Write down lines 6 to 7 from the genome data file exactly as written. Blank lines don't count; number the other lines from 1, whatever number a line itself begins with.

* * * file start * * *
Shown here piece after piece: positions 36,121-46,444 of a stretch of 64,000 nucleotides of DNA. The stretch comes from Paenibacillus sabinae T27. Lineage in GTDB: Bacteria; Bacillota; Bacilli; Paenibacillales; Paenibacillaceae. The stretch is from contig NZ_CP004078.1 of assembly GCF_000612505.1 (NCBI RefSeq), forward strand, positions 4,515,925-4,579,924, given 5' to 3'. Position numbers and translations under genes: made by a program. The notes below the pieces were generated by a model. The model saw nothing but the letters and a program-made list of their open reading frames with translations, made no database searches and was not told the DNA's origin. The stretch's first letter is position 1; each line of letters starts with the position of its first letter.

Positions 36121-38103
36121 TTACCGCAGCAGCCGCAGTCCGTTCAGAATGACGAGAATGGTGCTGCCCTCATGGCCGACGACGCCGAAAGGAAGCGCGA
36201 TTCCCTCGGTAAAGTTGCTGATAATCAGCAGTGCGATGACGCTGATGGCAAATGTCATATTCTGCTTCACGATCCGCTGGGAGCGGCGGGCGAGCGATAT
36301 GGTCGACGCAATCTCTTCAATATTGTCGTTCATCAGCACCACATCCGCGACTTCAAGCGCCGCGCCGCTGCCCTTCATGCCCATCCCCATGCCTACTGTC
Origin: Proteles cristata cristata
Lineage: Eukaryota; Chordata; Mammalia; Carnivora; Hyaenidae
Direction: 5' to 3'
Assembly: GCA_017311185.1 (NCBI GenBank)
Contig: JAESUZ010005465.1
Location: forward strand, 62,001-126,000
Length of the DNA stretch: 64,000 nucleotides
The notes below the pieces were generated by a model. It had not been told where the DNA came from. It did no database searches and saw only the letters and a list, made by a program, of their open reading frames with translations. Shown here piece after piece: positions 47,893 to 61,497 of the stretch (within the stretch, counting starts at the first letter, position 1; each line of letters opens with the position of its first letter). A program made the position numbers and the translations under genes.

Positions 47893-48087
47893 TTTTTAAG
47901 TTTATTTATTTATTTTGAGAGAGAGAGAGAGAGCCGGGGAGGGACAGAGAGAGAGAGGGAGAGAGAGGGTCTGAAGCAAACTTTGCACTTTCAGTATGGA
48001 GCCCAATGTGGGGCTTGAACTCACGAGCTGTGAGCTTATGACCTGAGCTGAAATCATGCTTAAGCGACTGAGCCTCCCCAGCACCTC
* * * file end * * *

Origin: Proteles cristata cristata
Lineage: Eukaryota; Chordata; Mammalia; Carnivora; Hyaenidae